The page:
Big Bear Lake, CA, February 16, 2013 — During a press conference Friday, multiple authorities recapped the previous eight days of the Christopher Dorner investigation.

San Bernardino County Sheriff John McMahon expressed pride in the heroic efforts of peace officers who put themselves in imminent danger to protect the public and each other, and thanked the allied law enforcement agencies who provided essential support during the incident. He also explained the delay of local deputies in positively identifying the truck found on forestry road 2n10 on February 7, saying they were wisely reluctant to go into what could have been ambush situation. Instead, they waited for a tactical team that included reinforcements from off the mountain.

“I don’t believe we made any mistakes at this point. Our deputies and the SWAT team performed their search flawlessly during heavy snow. They did not give up, they continued through the night, and if we hadn’t sent them home, they would’ve continued until they dropped,” said McMahon.

As for the condominium complex owned by the Reynolds family, where Dorner found shelter, McMahon explained he had not authorized deputies to force entry into residences that showed no signs of a break-in. Reports are that when sheriff’s deputies checked the residence Thursday evening, the door was found locked and no one inside responded to attempts at contact. Law enforcement did not get word until February 12 of the fact that the unit had been unlocked for several days during the search.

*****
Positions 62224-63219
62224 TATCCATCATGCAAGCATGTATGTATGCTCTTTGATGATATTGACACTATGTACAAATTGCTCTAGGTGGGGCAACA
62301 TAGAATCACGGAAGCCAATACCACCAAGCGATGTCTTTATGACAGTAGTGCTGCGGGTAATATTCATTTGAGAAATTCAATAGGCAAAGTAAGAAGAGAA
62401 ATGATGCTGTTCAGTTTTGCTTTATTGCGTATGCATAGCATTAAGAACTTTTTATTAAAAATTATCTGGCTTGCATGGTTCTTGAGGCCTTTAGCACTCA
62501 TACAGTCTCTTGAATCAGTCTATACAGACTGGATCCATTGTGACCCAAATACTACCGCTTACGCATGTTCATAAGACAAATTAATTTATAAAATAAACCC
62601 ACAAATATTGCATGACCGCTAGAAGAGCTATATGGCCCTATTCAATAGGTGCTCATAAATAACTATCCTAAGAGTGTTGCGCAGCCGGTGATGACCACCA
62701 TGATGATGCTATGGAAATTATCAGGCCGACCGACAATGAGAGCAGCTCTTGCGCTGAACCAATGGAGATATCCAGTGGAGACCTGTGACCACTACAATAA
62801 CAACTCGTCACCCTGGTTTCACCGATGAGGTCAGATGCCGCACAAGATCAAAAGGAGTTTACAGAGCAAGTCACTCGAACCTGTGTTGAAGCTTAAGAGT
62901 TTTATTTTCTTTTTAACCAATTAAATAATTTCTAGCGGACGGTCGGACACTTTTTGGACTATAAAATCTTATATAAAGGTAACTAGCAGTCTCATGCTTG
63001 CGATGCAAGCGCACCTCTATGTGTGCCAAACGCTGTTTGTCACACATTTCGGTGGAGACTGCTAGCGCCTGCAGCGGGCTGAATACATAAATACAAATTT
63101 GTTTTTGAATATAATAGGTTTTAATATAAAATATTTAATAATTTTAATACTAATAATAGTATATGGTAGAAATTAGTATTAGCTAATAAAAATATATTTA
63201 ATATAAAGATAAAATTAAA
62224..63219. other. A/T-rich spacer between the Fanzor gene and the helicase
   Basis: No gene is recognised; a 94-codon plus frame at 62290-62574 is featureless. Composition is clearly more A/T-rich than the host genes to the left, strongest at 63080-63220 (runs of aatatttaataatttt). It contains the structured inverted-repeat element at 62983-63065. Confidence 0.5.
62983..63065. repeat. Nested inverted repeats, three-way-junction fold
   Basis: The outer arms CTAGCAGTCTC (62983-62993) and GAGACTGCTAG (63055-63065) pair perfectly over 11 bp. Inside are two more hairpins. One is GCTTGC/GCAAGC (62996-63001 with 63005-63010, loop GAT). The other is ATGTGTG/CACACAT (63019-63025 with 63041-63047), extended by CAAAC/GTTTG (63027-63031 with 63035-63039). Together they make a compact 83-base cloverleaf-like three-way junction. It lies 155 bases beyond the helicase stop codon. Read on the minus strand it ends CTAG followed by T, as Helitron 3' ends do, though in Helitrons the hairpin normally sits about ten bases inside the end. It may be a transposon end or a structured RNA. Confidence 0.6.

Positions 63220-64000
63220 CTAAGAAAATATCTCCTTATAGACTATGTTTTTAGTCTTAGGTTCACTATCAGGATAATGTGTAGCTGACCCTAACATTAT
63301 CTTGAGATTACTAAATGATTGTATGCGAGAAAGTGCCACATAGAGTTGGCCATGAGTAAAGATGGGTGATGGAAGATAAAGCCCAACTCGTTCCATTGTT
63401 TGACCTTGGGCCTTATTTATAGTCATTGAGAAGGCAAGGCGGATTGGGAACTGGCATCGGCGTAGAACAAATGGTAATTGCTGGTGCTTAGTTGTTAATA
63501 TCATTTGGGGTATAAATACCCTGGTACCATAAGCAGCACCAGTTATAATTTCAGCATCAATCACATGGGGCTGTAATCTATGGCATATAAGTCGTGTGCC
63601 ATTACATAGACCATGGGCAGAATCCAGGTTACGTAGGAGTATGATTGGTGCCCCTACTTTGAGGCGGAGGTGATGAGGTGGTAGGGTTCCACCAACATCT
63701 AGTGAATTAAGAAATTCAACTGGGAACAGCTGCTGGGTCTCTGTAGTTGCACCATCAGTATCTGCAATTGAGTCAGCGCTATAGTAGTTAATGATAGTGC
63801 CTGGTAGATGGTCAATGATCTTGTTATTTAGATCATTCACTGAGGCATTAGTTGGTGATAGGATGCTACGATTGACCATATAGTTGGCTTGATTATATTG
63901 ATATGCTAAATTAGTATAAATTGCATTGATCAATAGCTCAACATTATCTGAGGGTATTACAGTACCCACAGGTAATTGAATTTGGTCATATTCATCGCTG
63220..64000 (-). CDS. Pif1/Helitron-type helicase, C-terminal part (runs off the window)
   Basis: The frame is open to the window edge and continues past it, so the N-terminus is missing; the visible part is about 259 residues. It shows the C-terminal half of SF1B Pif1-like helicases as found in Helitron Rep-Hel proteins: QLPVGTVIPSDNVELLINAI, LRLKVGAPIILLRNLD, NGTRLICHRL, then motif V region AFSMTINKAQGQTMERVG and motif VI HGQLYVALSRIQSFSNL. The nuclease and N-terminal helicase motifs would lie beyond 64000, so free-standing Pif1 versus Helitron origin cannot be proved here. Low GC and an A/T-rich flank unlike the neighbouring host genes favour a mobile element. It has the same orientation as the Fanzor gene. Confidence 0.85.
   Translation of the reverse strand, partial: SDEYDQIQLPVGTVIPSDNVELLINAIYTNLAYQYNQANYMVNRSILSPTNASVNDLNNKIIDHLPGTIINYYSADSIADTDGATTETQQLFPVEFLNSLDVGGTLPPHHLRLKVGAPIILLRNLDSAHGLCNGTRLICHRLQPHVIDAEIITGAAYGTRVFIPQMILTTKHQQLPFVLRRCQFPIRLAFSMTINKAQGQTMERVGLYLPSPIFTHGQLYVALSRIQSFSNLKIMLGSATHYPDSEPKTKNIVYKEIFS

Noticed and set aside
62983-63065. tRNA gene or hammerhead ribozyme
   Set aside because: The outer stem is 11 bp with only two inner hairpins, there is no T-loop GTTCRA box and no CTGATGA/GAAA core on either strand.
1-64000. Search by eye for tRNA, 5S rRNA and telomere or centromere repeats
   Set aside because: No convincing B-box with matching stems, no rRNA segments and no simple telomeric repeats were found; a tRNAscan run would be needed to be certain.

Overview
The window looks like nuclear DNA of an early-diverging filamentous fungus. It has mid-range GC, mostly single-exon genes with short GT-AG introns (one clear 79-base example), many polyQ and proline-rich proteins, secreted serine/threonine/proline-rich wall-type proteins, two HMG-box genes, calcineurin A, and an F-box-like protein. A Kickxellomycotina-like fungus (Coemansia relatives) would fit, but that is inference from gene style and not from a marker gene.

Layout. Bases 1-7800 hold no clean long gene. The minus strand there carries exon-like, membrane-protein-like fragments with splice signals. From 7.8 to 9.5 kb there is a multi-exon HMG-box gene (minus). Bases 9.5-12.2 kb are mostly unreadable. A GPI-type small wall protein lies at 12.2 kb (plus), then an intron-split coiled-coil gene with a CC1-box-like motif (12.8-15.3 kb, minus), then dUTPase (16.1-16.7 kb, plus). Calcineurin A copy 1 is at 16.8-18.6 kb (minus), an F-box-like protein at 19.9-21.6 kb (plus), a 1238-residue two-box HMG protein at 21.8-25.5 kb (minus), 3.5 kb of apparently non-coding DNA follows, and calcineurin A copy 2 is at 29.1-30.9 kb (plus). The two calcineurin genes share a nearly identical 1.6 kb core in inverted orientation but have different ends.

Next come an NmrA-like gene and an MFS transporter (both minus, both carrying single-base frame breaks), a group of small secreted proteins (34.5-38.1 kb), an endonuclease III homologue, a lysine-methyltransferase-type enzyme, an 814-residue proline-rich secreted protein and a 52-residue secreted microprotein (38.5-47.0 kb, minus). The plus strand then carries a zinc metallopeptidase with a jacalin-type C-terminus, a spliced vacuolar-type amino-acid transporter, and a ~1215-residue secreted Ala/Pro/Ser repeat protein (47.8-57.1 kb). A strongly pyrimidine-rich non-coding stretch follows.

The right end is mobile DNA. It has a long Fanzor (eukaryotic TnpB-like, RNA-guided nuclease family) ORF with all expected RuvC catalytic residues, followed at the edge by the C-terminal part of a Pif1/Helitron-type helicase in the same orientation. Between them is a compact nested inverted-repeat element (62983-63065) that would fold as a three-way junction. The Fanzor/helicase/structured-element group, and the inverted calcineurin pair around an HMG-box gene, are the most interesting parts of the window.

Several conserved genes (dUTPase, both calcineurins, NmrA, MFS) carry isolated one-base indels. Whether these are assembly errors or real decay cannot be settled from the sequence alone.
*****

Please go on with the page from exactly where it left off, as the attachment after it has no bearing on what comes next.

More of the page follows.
Captain Gregg Herbert stepped up to elaborate on the tactics used during the deadly confrontation at the Seven Oaks cabin, in particular. According to Herbert, deputies responding to the scene found tracks in the snow in front of the cabin where Dorner had taken refuge. Dep. Alex Collins, Det. Jeremiah Mackay and other officers were consulting on a plan when Dorner began firing at them, striking Collins and Mackay multiple times. The other deputies returned fire while dodging an onslaught of bullets and attempting to rescue the injured men. Specialized SWAT personnel arriving to assist were also met with rapid fire. Once the injured deputies were extracted, SWAT personnel gave several verbal commands for Dorner to exit the cabin and surrender. With no response from the suspect, cold gas was deployed into the cabin, but Dorner continued to fire at their every movement. Tactical decisions were made with the intention of forcing his surrender. The home was destroyed after officers fired pyrotechnic tear gas containers known as “burners” into the building. Adding to a series of close calls with the fugitive, owners of the burned-down cabin said just two days prior, relatives had been staying there.

Sgt. Trevis Newport addressed the arsenal of weapons Dorner had at his disposal. Newport said they recovered numerous high-capacity magazines, large amounts of ammunition, numerous canisters of CS gas and smoke; tactical style load-bearing vest; and multiple assault rifles equipped with suppressors; 308 caliber bolt action rifle, equipped with scope and suppressor; semi-automatic hand guns; and a military-style Kevlar helmet. What remains to be answered is how Dorner was able to move undetected from the crash site to the Club View cabin with such a large cache of weapons.

Capt. Kevin Lacy revealed that the autopsy conducted by the Riverside County Coroner’s Division determined the cause of death to be a single gunshot wound to the head. It is suspected to be self-inflicted, but the manner of death is still officially under investigation.